Also, for the month of August, you can get Ministries of Mercy for half price ($6.49) at Westminster Bookstore.  Get it.

Tim Keller on Justification and Justice: The Both/And Gospel

April 29, 2010

In case you didn’t know already, Tim Keller has a book coming out later this year entitled Generous Justice.  In the publisher’s description of the book, it says:

Keller calls upon life-long Christians to deepen their faith by understanding that justice for the poor and marginalized is central to the Scripture’s message and challenges skeptics to recognize that the Bible is actually the basis for the modern understanding of justice.

This theme of justice was picked up yesterday in Keller’s talk at the Q Conference.  Skye Jethani has the summary at Out of Ur:

[T]he justification people are all about justification by faith alone. Only after being justified can a person live as he/she ought to live. While Keller was in full agreement with this doctrine, he said the unfortunate implication for many of the justification people is the belief that “we are mainly here to do evangelism” and they view “justice as a distraction.”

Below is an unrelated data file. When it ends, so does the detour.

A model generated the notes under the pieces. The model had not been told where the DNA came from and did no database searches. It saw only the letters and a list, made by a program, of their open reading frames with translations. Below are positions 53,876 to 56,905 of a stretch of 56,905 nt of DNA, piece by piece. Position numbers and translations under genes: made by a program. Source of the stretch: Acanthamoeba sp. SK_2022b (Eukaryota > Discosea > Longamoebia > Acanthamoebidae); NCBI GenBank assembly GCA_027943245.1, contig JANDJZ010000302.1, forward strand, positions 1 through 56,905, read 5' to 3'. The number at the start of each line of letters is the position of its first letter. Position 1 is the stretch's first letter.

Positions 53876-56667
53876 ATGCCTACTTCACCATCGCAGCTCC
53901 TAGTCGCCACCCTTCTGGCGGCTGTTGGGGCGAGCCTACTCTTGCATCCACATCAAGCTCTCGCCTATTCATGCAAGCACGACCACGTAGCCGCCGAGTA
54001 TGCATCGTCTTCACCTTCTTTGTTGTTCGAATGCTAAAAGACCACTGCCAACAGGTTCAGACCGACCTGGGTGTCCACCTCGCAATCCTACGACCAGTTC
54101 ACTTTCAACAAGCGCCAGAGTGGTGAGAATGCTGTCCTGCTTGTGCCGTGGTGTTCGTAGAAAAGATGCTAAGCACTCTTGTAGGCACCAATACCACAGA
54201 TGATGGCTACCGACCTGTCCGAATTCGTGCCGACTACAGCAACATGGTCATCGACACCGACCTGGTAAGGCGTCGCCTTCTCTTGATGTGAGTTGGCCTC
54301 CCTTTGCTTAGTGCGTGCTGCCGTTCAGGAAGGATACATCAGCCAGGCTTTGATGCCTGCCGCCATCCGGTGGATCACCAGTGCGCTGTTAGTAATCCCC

The justice people, on the other hand, tend to downplay or completely ignore the doctrine of justification by faith. Instead they can focus on language about “defeating the powers” or seeking the renewal of communities. Also good ideas, but not if justification is lost in the mix.

Keller believes this rift between justification and justice is completely unbiblical. “Justice and justification,” he said, “are joined at the hip. They are a seamless cloth.” He spent much of his time arguing from scripture that the doctrine of “justification by faith leads inevitably to justice.” Citing passages like Isaiah 58, Mark 12:38-40, Matthew 25, and others, Keller said that if we truly believe that we are saved by grace alone we will care about the poor.

The doctrine of justification by faith emphasizes that “God’s justice matters,” he said. We are perpetrators of wrong. We are sinners. We are poor in spirit. But God has had mercy on us. If we understand our spiritual poverty than we cannot ignore the material poor who are presented to us. If our belief in justification does not manifest itself in care for the poor, then our faith is dead as the Epistle of James says.